The week after, a wedding took place near us, and after the pretty blushing bride had received the nuptial benediction, we sat down to an excellent dinner where, as on similar occasions, the glass and joke passed merrily round, until we were summoned to the ballroom, where we were soon engaged in threading the mazes of the gay quadrille; then came the supper—that glorious termination of a well spent day—and with it the song and blessings on the twain that day made one, and then the heartfelt “Hip, hip hurrah,” and then to bed and they to bliss.

Hardly had we resented from our previous pleasures when the gallant Colonel who commands the frontier gave a dinner party to the officers of his corps, followed in the evening by a ball; and here let me pause to expatiate on the feed; the cooking was worthy of an artiste; and long shall I revel in memory on the inimitable curry, the fish and venison.—The ball was delightful; the music good; all gay and goo humored; and until three o’clock, with the pleasing interruption of an excellent supper, we danced and sang and sang and danced.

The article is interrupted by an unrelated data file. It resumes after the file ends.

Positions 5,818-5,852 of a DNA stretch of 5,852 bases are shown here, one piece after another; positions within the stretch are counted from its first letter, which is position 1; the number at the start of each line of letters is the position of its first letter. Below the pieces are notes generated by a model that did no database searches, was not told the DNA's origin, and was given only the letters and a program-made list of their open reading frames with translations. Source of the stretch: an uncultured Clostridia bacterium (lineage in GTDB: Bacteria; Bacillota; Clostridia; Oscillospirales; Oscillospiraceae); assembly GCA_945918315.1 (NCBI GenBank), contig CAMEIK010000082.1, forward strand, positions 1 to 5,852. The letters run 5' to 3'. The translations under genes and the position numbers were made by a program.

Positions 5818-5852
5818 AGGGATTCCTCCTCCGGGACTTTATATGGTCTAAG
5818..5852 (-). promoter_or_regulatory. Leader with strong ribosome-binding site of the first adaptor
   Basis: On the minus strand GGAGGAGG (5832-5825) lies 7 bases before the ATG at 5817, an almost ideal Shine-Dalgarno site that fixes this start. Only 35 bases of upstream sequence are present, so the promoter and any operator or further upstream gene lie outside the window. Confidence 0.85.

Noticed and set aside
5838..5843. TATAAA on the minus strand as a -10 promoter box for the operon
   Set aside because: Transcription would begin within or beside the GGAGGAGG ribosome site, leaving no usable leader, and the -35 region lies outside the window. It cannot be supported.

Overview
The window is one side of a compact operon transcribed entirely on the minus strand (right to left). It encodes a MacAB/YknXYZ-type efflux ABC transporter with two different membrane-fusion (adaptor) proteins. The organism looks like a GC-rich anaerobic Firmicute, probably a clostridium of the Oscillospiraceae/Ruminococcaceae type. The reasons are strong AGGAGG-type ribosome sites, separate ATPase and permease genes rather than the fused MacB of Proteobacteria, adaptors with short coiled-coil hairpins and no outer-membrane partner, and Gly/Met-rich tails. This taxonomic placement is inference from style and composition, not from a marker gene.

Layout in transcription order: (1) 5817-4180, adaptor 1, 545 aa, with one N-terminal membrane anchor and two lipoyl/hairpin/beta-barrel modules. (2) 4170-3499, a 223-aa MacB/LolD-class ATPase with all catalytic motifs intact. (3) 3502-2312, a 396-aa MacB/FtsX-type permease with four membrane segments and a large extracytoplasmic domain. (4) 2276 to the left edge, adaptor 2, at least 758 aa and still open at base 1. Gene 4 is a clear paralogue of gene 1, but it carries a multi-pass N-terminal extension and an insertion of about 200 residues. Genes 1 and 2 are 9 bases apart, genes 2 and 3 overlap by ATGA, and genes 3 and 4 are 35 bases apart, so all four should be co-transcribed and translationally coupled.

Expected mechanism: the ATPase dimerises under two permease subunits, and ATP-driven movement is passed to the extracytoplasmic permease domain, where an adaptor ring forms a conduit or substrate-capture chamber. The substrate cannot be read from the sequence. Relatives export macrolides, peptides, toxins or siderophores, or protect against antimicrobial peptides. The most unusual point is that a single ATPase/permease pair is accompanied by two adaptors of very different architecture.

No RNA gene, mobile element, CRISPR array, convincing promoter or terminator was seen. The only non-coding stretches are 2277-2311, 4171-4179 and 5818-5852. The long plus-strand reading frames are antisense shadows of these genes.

Capt. Fisher, the worthy adjutant of the regiment, then took up the ball; and as he excels in the field, so was he found a “trump” in the ball-room. All his anxiety was to promote the hilarity of the evening, and what with his good music, good wine, and hearty welcome, not to omit excellent supper, he amply succeeded. At three o’clock we separated, to wish to return again.

Several more parties are, I understand, talked of, though not yet decided upon; and thus, in enjoying themselves in causing enjoyment to others, does this truly happy community pass its winter. There is none of the cold formality or starched ceremony of would-be great people; a hearty welcome a spare bed, and a set at the mahogany, or, rather, black walnut, await you wherever you go: and for myself, I can only say, that I came here a stranger, and was received as a friend.

Monday, July 25, 2011

Heather Club

I’ve come across a reference to Thomas Sutherland’s involvement in local civic life. Namely, in 1823, “Thomas Sutherland, a merchant tailor […] was the founder of a club still existing in the city, known as the ‘Heather Club’…. The Heather Club was instituted by him to foster a taste for rustic sports and good fellowship, and it still exists on the lines of its original constitution.” The history of the Heather Club supports Sutherland’s role, though it does get his name slightly wrong: